Middle East artists join forces to help fight autism in UAE

Ataya Exhibition features high fashion, carpets and perfumes by 56 artists whose works will be sold and the proceeds donated to charity.

Ataya is a charity exhibition organised by the Red Crescent and Government ministries. It is held under the patronage of Sheikha Shamsa bint Hamdan Al Nahyan. Fatima Al Marzooqi / The National
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ABU DHABI // Artists from the Middle East have pooled their creativity to raise money for UAE autism centres. All funds raised from the Ataya Exhibition at the Abu Dhabi Country Club will be donated.

Some of the exhibition's 56 artists have created works whose proceeds will be donated entirely to charity.

These include three perfumes by the Kuwaiti fashion designers, and sisters, Hanan and Maali Al Saleh.

"A lot of children have this problem and, knowing this, everybody can do something for them, helping them in some way," said Hanan, who trained at a perfume school in New York.

Their perfumes were designed for the women of Abu Dhabi.

"I know the taste here," Maali said. "The taste here is strong. Strong and feminine."

Maali makes dresses and bisht cloaks with vintage textiles - Iranian embroidery, Afghani needlework and Indian, British and Greek prints.

"The problem with these pieces is most of them are old and dirty so you have to spend a lot of time on them," she said.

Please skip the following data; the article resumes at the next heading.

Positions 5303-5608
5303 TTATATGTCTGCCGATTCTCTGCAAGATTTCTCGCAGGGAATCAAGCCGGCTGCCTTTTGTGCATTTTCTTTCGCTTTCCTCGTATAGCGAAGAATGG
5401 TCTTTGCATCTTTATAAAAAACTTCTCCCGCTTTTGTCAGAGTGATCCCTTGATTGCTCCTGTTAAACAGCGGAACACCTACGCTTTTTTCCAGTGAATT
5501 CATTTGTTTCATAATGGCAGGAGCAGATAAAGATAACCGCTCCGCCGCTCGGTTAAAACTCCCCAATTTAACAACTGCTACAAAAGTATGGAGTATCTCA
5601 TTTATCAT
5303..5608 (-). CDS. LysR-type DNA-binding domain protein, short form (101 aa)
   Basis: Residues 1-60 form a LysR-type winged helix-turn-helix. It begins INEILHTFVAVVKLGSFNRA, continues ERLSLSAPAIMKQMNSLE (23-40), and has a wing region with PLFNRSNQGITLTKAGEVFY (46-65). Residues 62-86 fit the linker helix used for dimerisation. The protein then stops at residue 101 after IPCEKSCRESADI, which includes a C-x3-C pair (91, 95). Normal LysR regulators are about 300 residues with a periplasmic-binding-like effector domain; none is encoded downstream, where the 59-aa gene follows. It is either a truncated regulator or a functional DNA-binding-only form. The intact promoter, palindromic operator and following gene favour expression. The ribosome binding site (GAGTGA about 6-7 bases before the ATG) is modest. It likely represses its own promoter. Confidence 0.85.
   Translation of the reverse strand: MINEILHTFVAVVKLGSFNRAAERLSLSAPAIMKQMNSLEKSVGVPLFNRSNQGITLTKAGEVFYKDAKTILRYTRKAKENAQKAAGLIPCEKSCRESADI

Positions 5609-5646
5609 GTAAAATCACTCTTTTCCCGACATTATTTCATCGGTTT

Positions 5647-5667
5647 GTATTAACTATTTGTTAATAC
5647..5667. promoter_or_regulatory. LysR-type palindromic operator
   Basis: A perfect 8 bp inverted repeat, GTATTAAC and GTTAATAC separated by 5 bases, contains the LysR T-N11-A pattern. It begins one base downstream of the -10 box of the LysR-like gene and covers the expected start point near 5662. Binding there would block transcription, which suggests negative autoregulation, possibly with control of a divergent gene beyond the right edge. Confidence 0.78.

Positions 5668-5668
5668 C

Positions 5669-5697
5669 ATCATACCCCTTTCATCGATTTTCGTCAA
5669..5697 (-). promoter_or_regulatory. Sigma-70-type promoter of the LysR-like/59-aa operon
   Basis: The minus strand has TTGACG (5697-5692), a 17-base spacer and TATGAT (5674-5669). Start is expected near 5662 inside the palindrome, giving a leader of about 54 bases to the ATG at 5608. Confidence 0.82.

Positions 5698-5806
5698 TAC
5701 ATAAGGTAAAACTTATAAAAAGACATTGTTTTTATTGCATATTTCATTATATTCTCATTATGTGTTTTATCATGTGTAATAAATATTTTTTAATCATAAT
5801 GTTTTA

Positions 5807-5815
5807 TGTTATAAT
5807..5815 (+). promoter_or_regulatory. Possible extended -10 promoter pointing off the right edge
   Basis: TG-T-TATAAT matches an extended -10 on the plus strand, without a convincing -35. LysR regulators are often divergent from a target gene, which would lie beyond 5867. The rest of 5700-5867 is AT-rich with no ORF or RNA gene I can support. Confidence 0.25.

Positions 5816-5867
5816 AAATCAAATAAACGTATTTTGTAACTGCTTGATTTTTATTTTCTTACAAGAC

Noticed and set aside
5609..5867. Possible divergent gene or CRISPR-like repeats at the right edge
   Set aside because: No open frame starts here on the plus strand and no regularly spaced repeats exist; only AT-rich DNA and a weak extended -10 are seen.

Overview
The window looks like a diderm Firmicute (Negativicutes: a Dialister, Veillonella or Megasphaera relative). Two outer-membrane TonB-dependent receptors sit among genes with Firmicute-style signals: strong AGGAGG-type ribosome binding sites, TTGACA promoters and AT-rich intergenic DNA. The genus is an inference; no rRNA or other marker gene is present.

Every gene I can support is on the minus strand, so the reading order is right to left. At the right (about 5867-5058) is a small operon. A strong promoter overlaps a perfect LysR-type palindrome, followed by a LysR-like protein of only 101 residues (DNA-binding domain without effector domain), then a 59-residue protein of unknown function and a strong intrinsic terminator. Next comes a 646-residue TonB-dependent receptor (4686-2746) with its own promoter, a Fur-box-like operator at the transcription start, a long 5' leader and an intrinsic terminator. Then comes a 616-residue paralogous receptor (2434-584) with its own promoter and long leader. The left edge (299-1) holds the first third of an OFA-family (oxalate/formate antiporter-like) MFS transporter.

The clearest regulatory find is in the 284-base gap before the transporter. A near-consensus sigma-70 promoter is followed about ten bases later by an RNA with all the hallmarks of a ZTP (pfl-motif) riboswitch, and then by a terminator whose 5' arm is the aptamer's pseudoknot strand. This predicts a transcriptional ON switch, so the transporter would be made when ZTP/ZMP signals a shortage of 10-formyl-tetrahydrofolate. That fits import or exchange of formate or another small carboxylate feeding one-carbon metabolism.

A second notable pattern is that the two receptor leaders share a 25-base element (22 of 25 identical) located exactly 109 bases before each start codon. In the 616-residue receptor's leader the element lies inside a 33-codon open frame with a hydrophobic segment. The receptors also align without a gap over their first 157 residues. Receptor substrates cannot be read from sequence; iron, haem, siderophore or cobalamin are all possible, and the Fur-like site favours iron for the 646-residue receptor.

Each piece combines at least three textiles.

"You have to see more than 100 pieces to choose the right one that matches your collection," she said, pointing to her dress.

"So this one, for example, is three pieces. It's modern, but at the same time you can see the touch of history."

The exhibition showcases luxury artisanal goods. Competition to participate in the exhibition was fierce; each artist had to submit a portfolio before being accepted to exhibit.

Last year the exhibition raised more than Dh7 million for the children's cancer centre in Lebanon through rental fees, entrance fees and donations.

A Beiruti rug merchant, Mohamed Maktabi, designed eight pieces specifically for the exhibition's Abu Dhabi patrons. The carpets are a raised silk designed with interlinked purple Arabic script on a grey background. They are inspired by 16th-century calligraphy exercises in the Topkapi court of the Ottoman Empire.

The lettering in the carpets does not have any meaning. "We are afraid a word could have a religious meaning and these are carpets that are underfoot," Mr Maktabi said. "We're conservative about this."

The second annual exhibition is organised by the Red Crescent, Government ministries and under the patronage of Sheikha Shamsa bint Hamdan Al Nahyan. The specific recipients of the donations will be decided later.

"Lately the UAE is doing many programmes to support this issue, to try to raise more awareness about this and to help people recognise autism in their children in case they need help in the early stages," said Hend Al Mehairbi, the marketing and fundraising manager for the Red Crescent. "We're trying to raise awareness."